Our health care system is plagued by bureaucracy, both in the government and the private sector. Having for years been accustomed to the third-party payer system, much the private sector has created structures designed to hold down costs and wring more dollars out of the federal and state governments.
Hospitals are one example of this. As we turn to a more consumer-oriented system with the adoption of health savings accounts, hospitals are struggling to adapt. Holman Jenkins has a great article on this in today’s WSJ (subscription required). Here are a few snippets:
[Hospitals] don’t publish price lists. They don’t advertise promotions and discounts when facilities are idle. Though hospital CEOs are still prone to believe it’s government’s job to bail them out, plenty of lessons from other industries are available as they adapt to the end of third-party payer socialism. Movie theaters, grocery stores and car dealers all make sure you pay for their goods and services whether they charge you before or after the fact. Yet hospitals are just discovering such ploys as getting the customer’s credit-card data before he lies down on the gurney. One hospital, looking at procedures that exacerbated its bad debt problem, found that nobody was stopping emergency room patients from walking out the back door without passing the cashier.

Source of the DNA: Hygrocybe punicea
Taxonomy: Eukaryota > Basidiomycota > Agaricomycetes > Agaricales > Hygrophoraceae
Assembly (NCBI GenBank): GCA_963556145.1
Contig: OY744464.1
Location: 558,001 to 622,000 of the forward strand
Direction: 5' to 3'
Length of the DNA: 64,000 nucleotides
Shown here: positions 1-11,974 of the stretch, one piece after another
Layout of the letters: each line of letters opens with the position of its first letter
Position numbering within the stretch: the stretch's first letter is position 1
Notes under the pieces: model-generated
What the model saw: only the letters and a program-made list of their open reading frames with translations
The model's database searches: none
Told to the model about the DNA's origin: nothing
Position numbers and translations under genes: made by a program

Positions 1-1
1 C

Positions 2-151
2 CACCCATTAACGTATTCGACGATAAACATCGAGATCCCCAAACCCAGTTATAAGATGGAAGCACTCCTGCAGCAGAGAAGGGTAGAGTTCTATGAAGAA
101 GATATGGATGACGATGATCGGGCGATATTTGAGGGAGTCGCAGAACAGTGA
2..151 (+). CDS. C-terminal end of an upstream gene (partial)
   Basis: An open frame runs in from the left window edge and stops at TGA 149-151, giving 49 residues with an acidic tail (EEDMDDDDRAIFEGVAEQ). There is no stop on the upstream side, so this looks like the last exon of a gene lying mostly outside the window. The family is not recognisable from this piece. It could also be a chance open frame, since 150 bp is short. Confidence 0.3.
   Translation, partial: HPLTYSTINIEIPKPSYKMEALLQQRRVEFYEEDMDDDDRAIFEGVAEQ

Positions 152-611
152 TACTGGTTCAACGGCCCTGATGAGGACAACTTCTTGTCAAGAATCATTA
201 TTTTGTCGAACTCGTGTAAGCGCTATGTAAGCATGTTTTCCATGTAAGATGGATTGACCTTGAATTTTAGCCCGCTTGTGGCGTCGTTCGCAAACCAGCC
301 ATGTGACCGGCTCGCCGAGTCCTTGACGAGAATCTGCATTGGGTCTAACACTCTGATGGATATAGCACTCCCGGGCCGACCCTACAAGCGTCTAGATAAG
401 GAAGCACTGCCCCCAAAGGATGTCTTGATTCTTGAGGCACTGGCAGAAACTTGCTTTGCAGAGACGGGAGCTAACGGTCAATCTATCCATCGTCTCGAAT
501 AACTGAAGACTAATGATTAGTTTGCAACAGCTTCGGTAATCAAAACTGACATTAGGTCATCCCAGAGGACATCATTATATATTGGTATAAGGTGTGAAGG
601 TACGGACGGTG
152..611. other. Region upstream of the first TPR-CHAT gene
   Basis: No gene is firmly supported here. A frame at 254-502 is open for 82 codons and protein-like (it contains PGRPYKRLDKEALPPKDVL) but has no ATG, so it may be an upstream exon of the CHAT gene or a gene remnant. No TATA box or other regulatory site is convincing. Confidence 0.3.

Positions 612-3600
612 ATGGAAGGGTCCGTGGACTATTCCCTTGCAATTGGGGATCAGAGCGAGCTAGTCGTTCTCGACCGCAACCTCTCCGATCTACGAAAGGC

Hospitals like to blame a mild flu season for an unlikely softening in admissions the last year or so, but they’re whistling past the operating room. The Los Angeles Times noted on Sunday that insurers and employers are just starting to look at sending surgery patients to India or Thailand, where a state-of-the-art procedure can cost 10% of the U.S. price.